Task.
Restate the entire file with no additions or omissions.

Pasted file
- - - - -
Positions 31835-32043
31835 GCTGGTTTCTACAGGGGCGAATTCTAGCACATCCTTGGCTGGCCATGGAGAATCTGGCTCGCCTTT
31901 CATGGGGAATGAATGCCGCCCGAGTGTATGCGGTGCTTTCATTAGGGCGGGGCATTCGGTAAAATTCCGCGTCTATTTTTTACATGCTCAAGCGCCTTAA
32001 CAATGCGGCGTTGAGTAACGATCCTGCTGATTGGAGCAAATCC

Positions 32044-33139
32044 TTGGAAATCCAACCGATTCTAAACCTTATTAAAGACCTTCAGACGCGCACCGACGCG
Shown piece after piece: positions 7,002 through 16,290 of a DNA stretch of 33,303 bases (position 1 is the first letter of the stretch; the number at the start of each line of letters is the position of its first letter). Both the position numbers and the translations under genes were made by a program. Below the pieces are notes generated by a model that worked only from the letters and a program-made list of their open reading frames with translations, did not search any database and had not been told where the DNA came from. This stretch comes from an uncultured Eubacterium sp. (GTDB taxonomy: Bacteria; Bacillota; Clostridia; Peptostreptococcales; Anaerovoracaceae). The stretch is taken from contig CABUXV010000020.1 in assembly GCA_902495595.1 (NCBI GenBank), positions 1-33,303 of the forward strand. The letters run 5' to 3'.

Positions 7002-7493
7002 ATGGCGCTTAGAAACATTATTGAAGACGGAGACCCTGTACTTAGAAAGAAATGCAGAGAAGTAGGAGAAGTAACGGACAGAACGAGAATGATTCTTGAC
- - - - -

Positions 31835-32043
31835 GCTGGTTTCTACAGGGGCGAATTCTAGCACATCCTTGGCTGGCCATGGAGAATCTGGCTCGCCTTT
31901 CATGGGGAATGAATGCCGCCCGAGTGTATGCGGTGCTTTCATTAGGGCGGGGCATTCGGTAAAATTCCGCGTCTATTTTTTACATGCTCAAGCGCCTTAA
32001 CAATGCGGCGTTGAGTAACGATCCTGCTGATTGGAGCAAATCC

Positions 32044-33139
32044 TTGGAAATCCAACCGATTCTAAACCTTATTAAAGACCTTCAGACGCGCACCGACGCG
Shown piece after piece: positions 7,002 through 16,290 of a DNA stretch of 33,303 bases (position 1 is the first letter of the stretch; the number at the start of each line of letters is the position of its first letter). Both the position numbers and the translations under genes were made by a program. Below the pieces are notes generated by a model that worked only from the letters and a program-made list of their open reading frames with translations, did not search any database and had not been told where the DNA came from. This stretch comes from an uncultured Eubacterium sp. (GTDB taxonomy: Bacteria; Bacillota; Clostridia; Peptostreptococcales; Anaerovoracaceae). The stretch is taken from contig CABUXV010000020.1 in assembly GCA_902495595.1 (NCBI GenBank), positions 1-33,303 of the forward strand. The letters run 5' to 3'.

Positions 7002-7493
7002 ATGGCGCTTAGAAACATTATTGAAGACGGAGACCCTGTACTTAGAAAGAAATGCAGAGAAGTAGGAGAAGTAACGGACAGAACGAGAATGATTCTTGAC